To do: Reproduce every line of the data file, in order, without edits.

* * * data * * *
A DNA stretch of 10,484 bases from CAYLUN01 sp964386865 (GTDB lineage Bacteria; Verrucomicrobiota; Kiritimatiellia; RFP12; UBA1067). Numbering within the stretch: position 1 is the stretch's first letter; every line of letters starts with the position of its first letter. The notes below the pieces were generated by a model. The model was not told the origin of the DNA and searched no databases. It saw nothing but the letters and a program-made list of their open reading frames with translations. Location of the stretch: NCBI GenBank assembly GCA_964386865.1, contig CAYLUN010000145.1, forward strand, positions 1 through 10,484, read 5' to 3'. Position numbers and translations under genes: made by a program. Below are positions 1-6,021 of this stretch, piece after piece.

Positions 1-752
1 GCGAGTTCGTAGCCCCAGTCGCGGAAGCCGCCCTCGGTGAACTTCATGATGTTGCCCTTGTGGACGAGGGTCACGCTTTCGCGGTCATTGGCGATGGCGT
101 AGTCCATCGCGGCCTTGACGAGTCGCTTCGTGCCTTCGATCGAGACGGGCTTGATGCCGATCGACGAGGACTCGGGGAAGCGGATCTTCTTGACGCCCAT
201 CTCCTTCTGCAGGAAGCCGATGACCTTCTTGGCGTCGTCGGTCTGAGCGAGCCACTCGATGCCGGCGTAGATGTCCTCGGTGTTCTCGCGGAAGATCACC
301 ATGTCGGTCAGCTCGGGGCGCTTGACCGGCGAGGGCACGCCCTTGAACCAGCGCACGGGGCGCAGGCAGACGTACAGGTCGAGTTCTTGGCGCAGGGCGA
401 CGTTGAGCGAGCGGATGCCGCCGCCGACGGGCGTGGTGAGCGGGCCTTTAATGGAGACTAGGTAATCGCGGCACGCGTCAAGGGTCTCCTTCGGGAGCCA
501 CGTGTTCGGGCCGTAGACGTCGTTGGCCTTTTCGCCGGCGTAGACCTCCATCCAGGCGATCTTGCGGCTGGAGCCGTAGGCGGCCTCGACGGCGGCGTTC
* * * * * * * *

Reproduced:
A DNA stretch of 10,484 bases from CAYLUN01 sp964386865 (GTDB lineage Bacteria; Verrucomicrobiota; Kiritimatiellia; RFP12; UBA1067). Numbering within the stretch: position 1 is the stretch's first letter; every line of letters starts with the position of its first letter. The notes below the pieces were generated by a model. The model was not told the origin of the DNA and searched no databases. It saw nothing but the letters and a program-made list of their open reading frames with translations. Location of the stretch: NCBI GenBank assembly GCA_964386865.1, contig CAYLUN010000145.1, forward strand, positions 1 through 10,484, read 5' to 3'. Position numbers and translations under genes: made by a program. Below are positions 1-6,021 of this stretch, piece after piece.

Positions 1-752
1 GCGAGTTCGTAGCCCCAGTCGCGGAAGCCGCCCTCGGTGAACTTCATGATGTTGCCCTTGTGGACGAGGGTCACGCTTTCGCGGTCATTGGCGATGGCGT
101 AGTCCATCGCGGCCTTGACGAGTCGCTTCGTGCCTTCGATCGAGACGGGCTTGATGCCGATCGACGAGGACTCGGGGAAGCGGATCTTCTTGACGCCCAT
201 CTCCTTCTGCAGGAAGCCGATGACCTTCTTGGCGTCGTCGGTCTGAGCGAGCCACTCGATGCCGGCGTAGATGTCCTCGGTGTTCTCGCGGAAGATCACC
301 ATGTCGGTCAGCTCGGGGCGCTTGACCGGCGAGGGCACGCCCTTGAACCAGCGCACGGGGCGCAGGCAGACGTACAGGTCGAGTTCTTGGCGCAGGGCGA
401 CGTTGAGCGAGCGGATGCCGCCGCCGACGGGCGTGGTGAGCGGGCCTTTAATGGAGACTAGGTAATCGCGGCACGCGTCAAGGGTCTCCTTCGGGAGCCA
501 CGTGTTCGGGCCGTAGACGTCGTTGGCCTTTTCGCCGGCGTAGACCTCCATCCAGGCGATCTTGCGGCTGGAGCCGTAGGCGGCCTCGACGGCGGCGTTC